Music Industry Career Profile: Sound DesignerPosted on August 22nd, 2013 by Lee Jarvis in Career Profile
Image by Vancouver Film School on Flickr (Creative Commons License)
A Sound Designer will create a range of background noises and sound effects for a film, TV or video project to sit alongside the words spoken by actors and music written by a Composer, to all be layered together for the final mix.
Sound Designer Job Description
The job of a Sound Designer begins way before the actual studio time. The role of designing sound to support a visual message is an important one, and often includes both lifelike noises and abstract sounds in order to enhance the drama or on-screen feeling. Therefore, it is important to read the script and have a good idea of the concept of the production by meeting with the Director. Some sound layers may require being on location at the shoot, and you may have to setup and operate equipment, consulting with any Technical Directors, Lighting Technicians, or Stage Managers. Next comes the actual sculpting, editing of sound layers and effects. Original sounds will be recorded and synced to the video/TV/film piece, and you may have to liaise with Composers to gather musical pieces, ready to layer into the master mix-down.
What Skills are Required for a Sound Designer Job?
Creating sounds and music requires knowledge and experience of a wide variety of recording equipment and techniques, so employers will expect you to be comfortable and capable in any studio environment. Along with technical skills, a Sound Designer must have good listening and communicating skills in order to create/support the feelings and moods that the Director is looking to achieve. Lastly, attention to detail is vital, as you will be adjusting and re-adjusting audio signals and levels to the correct balance.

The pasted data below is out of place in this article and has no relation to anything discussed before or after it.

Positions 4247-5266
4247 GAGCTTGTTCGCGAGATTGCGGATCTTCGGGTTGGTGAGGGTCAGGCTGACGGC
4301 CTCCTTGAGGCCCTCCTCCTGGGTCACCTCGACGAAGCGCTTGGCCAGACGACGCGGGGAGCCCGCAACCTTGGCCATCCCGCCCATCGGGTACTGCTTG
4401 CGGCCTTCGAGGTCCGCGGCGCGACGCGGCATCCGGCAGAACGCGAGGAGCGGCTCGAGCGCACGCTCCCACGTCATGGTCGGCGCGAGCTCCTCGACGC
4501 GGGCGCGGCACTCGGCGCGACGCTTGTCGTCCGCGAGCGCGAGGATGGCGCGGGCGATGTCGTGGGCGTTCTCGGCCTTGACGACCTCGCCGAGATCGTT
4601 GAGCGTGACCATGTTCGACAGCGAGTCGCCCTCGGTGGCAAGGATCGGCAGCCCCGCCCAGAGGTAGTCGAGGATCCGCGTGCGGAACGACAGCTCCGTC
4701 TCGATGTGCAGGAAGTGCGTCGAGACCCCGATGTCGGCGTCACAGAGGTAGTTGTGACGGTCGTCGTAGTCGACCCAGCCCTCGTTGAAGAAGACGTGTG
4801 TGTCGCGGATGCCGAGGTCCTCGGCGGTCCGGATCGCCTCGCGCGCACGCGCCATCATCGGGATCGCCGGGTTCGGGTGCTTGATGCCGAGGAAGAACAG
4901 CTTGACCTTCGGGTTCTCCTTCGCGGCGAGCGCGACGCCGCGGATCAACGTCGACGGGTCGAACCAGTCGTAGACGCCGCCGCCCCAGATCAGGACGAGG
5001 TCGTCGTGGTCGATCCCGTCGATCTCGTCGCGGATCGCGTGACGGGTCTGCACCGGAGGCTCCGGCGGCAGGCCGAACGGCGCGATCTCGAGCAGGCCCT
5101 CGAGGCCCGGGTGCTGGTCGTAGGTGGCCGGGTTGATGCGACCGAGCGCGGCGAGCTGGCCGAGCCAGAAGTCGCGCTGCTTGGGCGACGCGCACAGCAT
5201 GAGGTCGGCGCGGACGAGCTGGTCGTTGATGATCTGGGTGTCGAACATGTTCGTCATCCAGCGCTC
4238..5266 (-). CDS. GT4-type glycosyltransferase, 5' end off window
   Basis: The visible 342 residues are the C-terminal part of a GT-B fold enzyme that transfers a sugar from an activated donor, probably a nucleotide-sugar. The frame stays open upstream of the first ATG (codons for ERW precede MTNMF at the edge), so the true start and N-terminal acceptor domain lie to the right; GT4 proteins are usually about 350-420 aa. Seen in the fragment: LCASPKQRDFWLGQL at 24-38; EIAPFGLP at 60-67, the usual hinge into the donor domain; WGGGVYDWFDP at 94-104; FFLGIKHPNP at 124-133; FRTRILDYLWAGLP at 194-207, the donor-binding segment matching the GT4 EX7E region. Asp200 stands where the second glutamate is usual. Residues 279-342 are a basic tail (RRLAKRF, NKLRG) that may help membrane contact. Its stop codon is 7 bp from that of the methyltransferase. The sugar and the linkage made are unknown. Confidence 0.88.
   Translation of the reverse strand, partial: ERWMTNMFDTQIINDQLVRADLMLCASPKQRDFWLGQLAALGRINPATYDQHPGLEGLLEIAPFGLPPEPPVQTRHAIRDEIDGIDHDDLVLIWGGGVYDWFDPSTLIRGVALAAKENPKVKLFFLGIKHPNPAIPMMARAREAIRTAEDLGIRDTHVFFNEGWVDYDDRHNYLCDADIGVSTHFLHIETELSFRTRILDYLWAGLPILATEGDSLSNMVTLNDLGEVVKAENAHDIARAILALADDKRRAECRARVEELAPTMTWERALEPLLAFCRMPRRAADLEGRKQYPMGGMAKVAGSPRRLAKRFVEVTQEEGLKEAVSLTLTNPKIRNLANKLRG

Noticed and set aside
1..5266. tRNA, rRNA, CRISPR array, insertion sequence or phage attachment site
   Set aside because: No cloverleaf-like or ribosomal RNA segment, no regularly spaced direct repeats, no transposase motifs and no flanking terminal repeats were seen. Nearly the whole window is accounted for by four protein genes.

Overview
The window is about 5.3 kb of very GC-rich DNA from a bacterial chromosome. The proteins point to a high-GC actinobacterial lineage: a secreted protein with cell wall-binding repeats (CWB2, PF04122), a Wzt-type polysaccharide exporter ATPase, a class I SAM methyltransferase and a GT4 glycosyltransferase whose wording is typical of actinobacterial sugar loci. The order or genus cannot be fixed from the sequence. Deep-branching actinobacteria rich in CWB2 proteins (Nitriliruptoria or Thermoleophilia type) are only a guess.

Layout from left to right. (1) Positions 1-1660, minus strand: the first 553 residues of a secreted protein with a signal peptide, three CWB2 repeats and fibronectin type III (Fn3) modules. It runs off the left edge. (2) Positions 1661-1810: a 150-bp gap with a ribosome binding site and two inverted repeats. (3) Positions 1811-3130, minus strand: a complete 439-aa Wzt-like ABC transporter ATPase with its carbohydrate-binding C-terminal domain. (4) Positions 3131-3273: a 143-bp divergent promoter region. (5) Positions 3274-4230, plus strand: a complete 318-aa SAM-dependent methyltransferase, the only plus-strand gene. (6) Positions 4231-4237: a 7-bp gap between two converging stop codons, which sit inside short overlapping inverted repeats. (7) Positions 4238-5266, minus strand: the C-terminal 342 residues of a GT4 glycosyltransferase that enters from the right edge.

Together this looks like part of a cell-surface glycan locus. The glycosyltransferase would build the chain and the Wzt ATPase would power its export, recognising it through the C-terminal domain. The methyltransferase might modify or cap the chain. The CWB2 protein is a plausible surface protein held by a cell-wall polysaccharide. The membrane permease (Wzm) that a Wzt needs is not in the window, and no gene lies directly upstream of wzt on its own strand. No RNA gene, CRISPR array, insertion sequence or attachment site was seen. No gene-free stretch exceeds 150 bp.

What Work Experience or Qualifications are Required for a Sound Designer Job?
Whilst a formal education is not required for a job as a Sound Designer, a music technology or engineering educational background will go a long way to prove that you have honed the necessary technical skills. You could demonstrate your knowledge of sound engineering via relevant experience if you already have a foot in the door of the industry.
Other Considerations for a Sound Designer Job Applicant
-Working Conditions and Benefits: Like many music jobs, most Sound Designers will work freelance for a variety of clients, often with long breaks or other music jobs in between projects. Working hours can be long and unsocial, as you can be a vital part of a film meeting its deadline, and so the pressure can build at times.
-Career Development: One way to progress into a Sound Design position is to start as a Sound Engineer, either in a supporting role to a Sound Designer, or at a slightly different role at a studio. You can also begin with roles for a Sound Technician in a concert venue, nightclub, production house, or other places that would help you build experience in the music industry..